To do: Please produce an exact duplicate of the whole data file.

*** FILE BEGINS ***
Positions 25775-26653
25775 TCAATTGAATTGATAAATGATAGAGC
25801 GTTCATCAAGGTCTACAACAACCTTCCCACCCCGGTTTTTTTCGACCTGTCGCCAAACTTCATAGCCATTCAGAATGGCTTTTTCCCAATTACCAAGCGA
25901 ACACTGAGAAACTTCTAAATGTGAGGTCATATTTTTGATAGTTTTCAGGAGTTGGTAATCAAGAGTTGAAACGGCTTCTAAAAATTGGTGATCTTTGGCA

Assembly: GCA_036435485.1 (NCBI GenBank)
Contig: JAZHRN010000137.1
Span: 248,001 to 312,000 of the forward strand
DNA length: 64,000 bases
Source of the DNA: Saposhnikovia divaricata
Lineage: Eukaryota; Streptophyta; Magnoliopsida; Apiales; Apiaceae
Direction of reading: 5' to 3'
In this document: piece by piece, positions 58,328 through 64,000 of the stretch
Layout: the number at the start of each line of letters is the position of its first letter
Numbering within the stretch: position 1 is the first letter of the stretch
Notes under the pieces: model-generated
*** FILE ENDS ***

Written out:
Positions 25775-26653
25775 TCAATTGAATTGATAAATGATAGAGC
25801 GTTCATCAAGGTCTACAACAACCTTCCCACCCCGGTTTTTTTCGACCTGTCGCCAAACTTCATAGCCATTCAGAATGGCTTTTTCCCAATTACCAAGCGA
25901 ACACTGAGAAACTTCTAAATGTGAGGTCATATTTTTGATAGTTTTCAGGAGTTGGTAATCAAGAGTTGAAACGGCTTCTAAAAATTGGTGATCTTTGGCA

Assembly: GCA_036435485.1 (NCBI GenBank)
Contig: JAZHRN010000137.1
Span: 248,001 to 312,000 of the forward strand
DNA length: 64,000 bases
Source of the DNA: Saposhnikovia divaricata
Lineage: Eukaryota; Streptophyta; Magnoliopsida; Apiales; Apiaceae
Direction of reading: 5' to 3'
In this document: piece by piece, positions 58,328 through 64,000 of the stretch
Layout: the number at the start of each line of letters is the position of its first letter
Numbering within the stretch: position 1 is the first letter of the stretch
Notes under the pieces: model-generated